Playing the right point on an Albany Devils' power play the other night, Adam Larsson wristed a shot that missed the net, banged off the end boards and caromed all the way to the neutral zone on the left-wing side.

It looked like a Hershey Bears penalty killer had a clear shot at racing forward to pick up the puck and speed in for a breakaway … but then, seemingly out of nowhere, Larsson was right there with his stick extended to retrieve the puck just in the nick of time.

This was a saved scoring opportunity not many defenseman at any level can pull off, but Larsson's speed, skill, size and ability to read plays allowed him to make it look easy.

Yet at the end of his shift, Larsson returned to the Albany bench with a headshake and look that showed disgust because he didn't do more to help his team score on the power play.

There were several more shifts ending the same way for Larsson last Friday night when the 6-foot-3, 220-pounder was solid but not spectacular in the A-Devils' 3-2 shootout loss at Boardwalk Hall.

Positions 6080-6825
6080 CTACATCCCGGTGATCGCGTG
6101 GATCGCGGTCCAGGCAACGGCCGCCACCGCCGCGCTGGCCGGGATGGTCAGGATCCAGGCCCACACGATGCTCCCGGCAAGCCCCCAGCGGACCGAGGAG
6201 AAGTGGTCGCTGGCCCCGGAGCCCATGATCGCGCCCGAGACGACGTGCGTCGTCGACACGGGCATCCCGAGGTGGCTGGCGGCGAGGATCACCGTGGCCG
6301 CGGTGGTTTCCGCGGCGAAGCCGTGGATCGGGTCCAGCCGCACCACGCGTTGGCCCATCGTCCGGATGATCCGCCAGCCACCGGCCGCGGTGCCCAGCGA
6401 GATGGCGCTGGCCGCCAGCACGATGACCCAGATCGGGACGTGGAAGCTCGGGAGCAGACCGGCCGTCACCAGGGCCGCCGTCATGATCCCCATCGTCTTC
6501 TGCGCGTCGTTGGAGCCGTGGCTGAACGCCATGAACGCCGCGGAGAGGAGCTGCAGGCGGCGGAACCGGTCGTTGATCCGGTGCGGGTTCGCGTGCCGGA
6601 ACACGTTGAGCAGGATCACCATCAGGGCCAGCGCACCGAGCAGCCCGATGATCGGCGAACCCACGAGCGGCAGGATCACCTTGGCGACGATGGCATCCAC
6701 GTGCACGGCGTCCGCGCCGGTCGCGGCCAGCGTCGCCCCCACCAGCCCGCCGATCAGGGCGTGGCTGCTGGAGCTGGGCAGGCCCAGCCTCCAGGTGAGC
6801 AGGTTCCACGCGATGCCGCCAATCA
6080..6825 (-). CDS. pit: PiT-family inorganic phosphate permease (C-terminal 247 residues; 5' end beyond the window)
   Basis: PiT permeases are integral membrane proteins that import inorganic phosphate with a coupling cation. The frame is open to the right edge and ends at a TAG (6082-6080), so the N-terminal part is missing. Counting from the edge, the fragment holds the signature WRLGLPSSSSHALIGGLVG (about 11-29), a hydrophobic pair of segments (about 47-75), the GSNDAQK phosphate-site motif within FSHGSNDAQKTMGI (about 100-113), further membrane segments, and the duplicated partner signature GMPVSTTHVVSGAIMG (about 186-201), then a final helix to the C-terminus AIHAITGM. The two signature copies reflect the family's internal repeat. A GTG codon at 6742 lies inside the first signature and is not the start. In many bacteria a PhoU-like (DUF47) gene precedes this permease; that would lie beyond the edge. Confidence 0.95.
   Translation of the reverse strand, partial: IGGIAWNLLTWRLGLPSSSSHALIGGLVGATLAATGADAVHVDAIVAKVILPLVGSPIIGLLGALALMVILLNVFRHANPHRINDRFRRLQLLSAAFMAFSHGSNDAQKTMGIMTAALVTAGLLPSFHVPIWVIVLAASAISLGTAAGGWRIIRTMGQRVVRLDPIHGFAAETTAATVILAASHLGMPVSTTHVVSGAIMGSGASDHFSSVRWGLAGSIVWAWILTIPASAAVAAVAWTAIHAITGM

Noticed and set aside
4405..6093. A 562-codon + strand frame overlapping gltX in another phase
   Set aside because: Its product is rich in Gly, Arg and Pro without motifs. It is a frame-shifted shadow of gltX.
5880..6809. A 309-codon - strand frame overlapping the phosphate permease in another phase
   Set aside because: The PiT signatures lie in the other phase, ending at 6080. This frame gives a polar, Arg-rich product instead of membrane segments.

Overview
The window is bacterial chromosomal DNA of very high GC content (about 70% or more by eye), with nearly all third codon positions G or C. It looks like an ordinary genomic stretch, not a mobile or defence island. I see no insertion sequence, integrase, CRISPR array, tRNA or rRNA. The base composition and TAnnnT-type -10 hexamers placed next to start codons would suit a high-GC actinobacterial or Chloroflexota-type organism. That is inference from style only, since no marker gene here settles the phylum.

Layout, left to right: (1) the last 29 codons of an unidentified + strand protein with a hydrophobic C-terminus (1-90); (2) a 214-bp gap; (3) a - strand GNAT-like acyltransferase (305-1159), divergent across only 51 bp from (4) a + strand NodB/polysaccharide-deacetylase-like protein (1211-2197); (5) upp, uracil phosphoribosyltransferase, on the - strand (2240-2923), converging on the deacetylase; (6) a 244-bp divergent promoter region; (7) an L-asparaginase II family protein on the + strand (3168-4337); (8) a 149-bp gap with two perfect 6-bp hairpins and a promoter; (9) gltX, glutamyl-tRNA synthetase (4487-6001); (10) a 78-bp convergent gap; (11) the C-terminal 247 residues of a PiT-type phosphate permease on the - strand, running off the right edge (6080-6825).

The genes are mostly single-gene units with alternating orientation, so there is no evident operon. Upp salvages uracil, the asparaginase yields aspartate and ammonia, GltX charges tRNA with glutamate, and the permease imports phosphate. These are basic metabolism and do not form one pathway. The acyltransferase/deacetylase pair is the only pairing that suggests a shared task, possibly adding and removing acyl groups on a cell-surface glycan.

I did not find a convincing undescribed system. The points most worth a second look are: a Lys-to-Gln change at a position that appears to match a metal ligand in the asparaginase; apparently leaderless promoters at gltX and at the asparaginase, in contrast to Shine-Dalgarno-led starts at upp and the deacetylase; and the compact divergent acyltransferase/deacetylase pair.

"I think Adam's his own worst enemy sometimes," Albany coach Rick Kowalsky said. "He wants to be an impact, and sometimes he wants to make an impact every shift. He doesn't have to make a play that leads to a scoring chance. Sometimes he's got to make the simple play, and he's done that at times, but he has a tendency to get away from it.

"There's obviously a ton of talent there. We've seen some signs of that. When he lets his instincts take over, I think that's when he's at his best."

Three years into his pro career, the 21-year-old Swede, who was drafted by the Devils fourth overall in 2011, is a perfectionist on a personal mission to fulfill expectations. He wants to be something special playing defense in the NHL, just like his childhood hero Nicklas Lidstrom was for so many years for the Detroit Red Wings, yet for the time being he's a minor leaguer working on his game.